Generally speaking dance is an art form greatly undervalued and misunderstood. Why that is, is somewhat of a mystery but I suppose it could be argued that dance leads to nothing. No real career that is. At best, a dancer will have a trunk full of memories filled with costumes and pictures.
For some reason it appears that dance is something one does when one is little, especially if you are a girl and your parents can afford the lessons, as part of some necessary foundation that at some point loses its glitter. But in many instances children take a hold of the discipline, stick to it, and make something of it.
I can say this with some conviction because I was one of those kids. I took to dance and stuck with it for 25 years. I even got a B.A. degree with a concentration in dance from Sarah Lawrence College.
I stopped dancing about 12 years ago not because I wasn't "successful," because I was, but because I'm interested in everything, and that, combined with my free spirited nature brought opportunities that I took without thinking how it would impact the course of my life.
The first time I realized I wasn't a "dancer" I was in New Orleans on tour doing a theater show. I was in my hotel room in the Prytania Park Hotel practicing lines and all of a sudden I realized it had been about three years since I had taken a dance class.
I didn't feel regret per se, because I knew I was right where I was supposed to be, but it surprised me that it took me so long to feel the absence of a practice that I devoted so much time, energy and discipline to, and that made me sad. Did I not love it? Did I not respect all that it had given me? Would I be able to do it again? Should I purse it again? Did I forget its wisdom? What was dance?
Some answers have come with time. I do love dance. It is a language that I will always understand. And I acknowledge all that it taught me. Especially discipline, staying focus, being on time, being determined, admiring all kinds of bodies, being in my body, figuring out steps, postures, and entire combinations, something that is simultaneously instinctual and not. Much like solving problems in life. Executing those combinations is the realm of dance.
In dance one has nothing but oneself. It is truly a vulnerable place and space to exist in. The body intelligence leads and the physical interpretation appears differently on every individual because dance is affected by a particular person's height, weight, shape, relationship with music, lyricism, rhythm, sensuality, intimacy, and ultimately bravado.
Most people's initial hunch is to think dance is ballet. But with a slight push people understand that dance are endless manifestations of movement against context of culture -- hence American Modern Dance, Tango, Flamenco, African Dance, Indian Classic Dance, Jazz, Swing, Waltz, Hip-Hop, Mambo, Salsa, Merengue, Bachata, Cha-Cha-Cha, Dance Hall, Folk and anything else I might have left out.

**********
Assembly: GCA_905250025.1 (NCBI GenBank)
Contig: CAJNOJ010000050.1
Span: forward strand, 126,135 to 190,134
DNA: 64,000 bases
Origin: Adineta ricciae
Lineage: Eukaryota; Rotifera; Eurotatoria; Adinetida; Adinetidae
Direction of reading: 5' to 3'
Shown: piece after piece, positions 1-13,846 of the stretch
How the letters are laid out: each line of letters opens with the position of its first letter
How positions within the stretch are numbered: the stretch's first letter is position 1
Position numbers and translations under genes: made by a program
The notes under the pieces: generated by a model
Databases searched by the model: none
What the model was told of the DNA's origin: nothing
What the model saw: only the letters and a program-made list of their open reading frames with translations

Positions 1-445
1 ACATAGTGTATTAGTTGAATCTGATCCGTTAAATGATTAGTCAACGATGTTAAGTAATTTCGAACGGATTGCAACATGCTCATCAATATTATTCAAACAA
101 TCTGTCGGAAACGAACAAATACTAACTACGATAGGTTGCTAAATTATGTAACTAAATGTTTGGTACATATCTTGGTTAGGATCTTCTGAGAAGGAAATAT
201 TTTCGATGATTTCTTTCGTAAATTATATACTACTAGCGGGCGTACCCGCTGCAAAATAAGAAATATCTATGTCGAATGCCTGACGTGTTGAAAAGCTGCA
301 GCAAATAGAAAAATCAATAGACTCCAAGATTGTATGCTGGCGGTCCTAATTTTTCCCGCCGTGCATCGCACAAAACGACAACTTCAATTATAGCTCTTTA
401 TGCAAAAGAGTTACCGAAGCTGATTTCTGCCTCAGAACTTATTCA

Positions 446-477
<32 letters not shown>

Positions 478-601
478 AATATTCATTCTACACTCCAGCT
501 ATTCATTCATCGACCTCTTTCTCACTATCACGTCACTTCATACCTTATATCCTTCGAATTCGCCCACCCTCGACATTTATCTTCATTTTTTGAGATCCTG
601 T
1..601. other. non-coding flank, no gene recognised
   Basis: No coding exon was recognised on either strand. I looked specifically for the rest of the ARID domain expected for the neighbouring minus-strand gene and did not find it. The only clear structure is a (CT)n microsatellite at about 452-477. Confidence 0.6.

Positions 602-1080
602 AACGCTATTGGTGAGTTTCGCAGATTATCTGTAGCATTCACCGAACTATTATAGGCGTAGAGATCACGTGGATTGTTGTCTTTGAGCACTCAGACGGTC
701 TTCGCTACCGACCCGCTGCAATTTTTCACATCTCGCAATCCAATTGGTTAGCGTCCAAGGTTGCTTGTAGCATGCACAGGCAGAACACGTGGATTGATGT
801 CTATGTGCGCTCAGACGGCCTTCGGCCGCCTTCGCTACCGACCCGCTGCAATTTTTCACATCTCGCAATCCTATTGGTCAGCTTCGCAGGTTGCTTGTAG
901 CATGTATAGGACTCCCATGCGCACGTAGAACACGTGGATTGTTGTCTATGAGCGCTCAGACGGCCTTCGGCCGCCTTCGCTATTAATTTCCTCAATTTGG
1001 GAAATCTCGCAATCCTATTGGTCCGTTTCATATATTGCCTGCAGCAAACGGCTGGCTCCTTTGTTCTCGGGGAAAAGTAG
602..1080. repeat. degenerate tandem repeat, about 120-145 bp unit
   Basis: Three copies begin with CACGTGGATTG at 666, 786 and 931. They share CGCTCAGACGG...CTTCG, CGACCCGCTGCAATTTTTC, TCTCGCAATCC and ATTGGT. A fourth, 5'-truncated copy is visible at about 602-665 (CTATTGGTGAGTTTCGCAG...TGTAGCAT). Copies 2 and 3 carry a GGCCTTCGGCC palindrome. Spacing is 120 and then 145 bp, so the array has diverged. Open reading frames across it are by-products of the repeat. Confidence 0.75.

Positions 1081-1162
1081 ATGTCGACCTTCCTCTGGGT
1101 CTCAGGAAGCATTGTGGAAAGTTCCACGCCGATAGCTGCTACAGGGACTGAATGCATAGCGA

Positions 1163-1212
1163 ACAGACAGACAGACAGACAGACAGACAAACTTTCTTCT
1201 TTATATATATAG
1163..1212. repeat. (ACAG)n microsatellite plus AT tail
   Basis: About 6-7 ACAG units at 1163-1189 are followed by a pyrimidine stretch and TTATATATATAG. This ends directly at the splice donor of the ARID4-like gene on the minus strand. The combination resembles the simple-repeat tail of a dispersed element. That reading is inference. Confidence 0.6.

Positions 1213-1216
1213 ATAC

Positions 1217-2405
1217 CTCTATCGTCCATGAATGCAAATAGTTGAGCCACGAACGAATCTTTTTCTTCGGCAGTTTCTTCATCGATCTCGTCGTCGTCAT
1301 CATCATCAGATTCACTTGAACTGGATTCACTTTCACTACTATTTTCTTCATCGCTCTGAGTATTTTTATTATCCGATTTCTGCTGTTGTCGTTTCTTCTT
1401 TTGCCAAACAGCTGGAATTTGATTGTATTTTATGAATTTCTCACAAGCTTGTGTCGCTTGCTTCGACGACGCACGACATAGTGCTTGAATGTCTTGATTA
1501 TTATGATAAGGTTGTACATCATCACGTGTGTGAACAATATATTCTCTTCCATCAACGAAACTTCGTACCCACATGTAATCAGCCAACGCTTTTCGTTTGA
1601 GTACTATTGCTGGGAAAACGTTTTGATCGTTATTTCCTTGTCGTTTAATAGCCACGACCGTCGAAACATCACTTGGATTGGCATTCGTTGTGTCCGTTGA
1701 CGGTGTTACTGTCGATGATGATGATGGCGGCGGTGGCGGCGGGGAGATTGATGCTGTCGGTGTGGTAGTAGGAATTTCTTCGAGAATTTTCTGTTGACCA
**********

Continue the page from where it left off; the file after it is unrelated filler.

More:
It is a miracle all these forms exists and are performed.
I see it all the time. The unease people get when confronted with the open dance floor at events. The empty space speaks louder than words. The music is happening but no one breaks out. I love the moment of waiting for that brave person that will head out and dance. But the empty space can be a reminder that you can't dance or you want to dance but you fear dancing in front of people. You know that once you are out there that is it. It's just you. Either you're having fun dancing or you're with a self-deprecating mantra about your dancing which stops you from dancing and might even make you ridicule those that are dancing. Or, you might dance but half way. Either way it's a stink because dancing is like going out on a limb.
Fortunately there are a lot of brave people out there and I often see the most fierce and marvelous dancing from "non-dancers." They let it out and dance. Their bodies go for it and it's amazing to see because they break structure and they deliver lyrical expression based on them. Which in the end is what "dance" is, the expression of the body.
Yes dance is technique in the traditional sense. The great figures of dance like Ailey, Balanchine, Cunningham, Diaghilev, Duncan, Dunham, Graham, Limón, Taylor and so on are undoubtedly markers of its history, and a great one.
Yet the magic is, dance is more generous, noble, and expansive. It is in the realm of expansive- ness is that I come to the impactful artistic proposal of long-time dancer Noemí Segarra's, http://http://pisoproyecto.org/.
Piso Proyecto goes out to the world to explore presence. Piso Proyecto is a way of being in the world, informed by dance but not of dance but because of dance.
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